Mercury

6. Sirius

Sirius is known to be the brightest star in the sky. You can easily view it in the winter night sky in the Northern Hemisphere because it is closer to Earth than other stars around us. This star has a high luminosity quotient and appears very bright, relative to other stars. NASA has estimated that Sirius has a mass almost twice that of Earth’s sun. If Sirius were closer to the sun, it would outshine it more than 20 times over.

Sirius

Image Source: Wikimedia

7. Jupiter

This giant planet has always been the cause of awe and wonders for most of us. This massive gas giant is usually the second brightest planet in the sky and is just double in brightness to Venus, which is much closer to the Earth than Jupiter. Every year, when Jupiter and Earth come close to each other and align with one another in orbit, Jupiter will become brighter than Venus and will rise high in the evening sky so that the skywatchers can catch its glimpse.

Jupiter

8. Canopus

This is another bright star located in the southern constellation of Carina.  After Sirius, this is recognized as the second brightest star in the night sky. You can mostly view Canopus in the Southern Hemisphere, and has a mass almost 8-9 times more than that of the sun! The surface of this star is more than 3000 times hotter than that of the sun, but owing to its massive distance of 300 light-years from the Earth, it appears to shine brightly like a speck of light. According to Greek mythology, Menelaus, who was the hero of the Trojan War, visited Egypt once and spotted this star in the sky from his ship. It was named thus after the ship’s navigator, Canopus. It is one of the brightest objects in the night sky.

Canopus

Image Source: Wikimedia

9. Vega

A bright beauty in the Lyra constellation of the north, Vega is the fifth brightest star in the night sky. This star shines as a bluish-white star in the night sky, directly overhead. It is 25 light-years away from the Earth and is a relatively young star is vastly studied by Astro scientists to learn about the history of the solar system. Vega can be seen with the naked eye on any night of the year, but in Alaska and much of northern Europe, the star never sets!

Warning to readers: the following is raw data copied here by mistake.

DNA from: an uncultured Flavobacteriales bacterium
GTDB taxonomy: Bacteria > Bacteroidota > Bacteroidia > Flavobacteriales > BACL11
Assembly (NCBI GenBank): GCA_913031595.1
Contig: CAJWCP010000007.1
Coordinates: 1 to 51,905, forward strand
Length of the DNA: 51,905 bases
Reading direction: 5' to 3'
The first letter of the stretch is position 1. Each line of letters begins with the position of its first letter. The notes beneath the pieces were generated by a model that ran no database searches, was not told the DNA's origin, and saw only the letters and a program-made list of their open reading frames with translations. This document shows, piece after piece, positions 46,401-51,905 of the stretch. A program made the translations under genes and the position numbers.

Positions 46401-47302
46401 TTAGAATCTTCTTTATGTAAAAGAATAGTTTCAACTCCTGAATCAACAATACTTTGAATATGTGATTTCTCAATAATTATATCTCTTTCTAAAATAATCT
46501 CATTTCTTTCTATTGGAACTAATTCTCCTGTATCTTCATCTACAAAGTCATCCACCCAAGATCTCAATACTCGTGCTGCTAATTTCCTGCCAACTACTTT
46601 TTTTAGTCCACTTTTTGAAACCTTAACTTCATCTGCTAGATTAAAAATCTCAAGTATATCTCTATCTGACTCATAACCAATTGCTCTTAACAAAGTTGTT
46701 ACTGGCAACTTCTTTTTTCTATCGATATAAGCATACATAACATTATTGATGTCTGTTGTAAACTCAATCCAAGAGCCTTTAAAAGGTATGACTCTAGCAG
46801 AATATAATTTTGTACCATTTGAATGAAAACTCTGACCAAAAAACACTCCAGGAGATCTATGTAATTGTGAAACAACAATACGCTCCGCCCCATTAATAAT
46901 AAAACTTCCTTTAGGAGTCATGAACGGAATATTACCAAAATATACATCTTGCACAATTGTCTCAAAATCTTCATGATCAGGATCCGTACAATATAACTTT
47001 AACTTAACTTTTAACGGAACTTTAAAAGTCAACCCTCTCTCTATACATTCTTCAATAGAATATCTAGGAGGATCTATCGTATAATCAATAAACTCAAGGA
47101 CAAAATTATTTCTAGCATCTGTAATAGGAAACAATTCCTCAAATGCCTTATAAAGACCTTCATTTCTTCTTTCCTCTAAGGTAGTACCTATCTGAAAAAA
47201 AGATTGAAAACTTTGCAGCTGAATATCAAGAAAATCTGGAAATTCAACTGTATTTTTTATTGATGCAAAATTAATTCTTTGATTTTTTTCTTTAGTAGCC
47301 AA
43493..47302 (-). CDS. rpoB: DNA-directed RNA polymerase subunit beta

Vega

Image Source: Wikimedia

10. Capella

The sixth brightest star in the night sky, Capella belongs to the constellation Auriga. A bright yellow star in colour, Capella is much brighter and more massive than the sun, but being about 42 light-years away, we do not see it shining as bright as the sun. You can uniquely identify Capella in the night skies- there is a small triangle of three, faint, white tiny stars close to it. Also, Capella, itself consists of two stars-Capella A and Capella B, which are more than 2.5 times bigger than the sun!

Capella

Image Source: Wikimedia

You can see all these bright objects in the night sky. As the sky becomes darker, you can begin to see them clearly, except for Mercury. Venus, Jupiter, Sirius, and the Moon remain above the horizon for several hours after sunset.  Mars rises higher as the evening passes, and reaches its peak position around midnight. Besides these, there are some comets and meteors as well, which can be seen with the naked eye, but you have to be prepared to watch them occur. It is a real marvel to witness these bright objects in the sky. These are the brightest objects in the night sky.

Written by Mahima Shah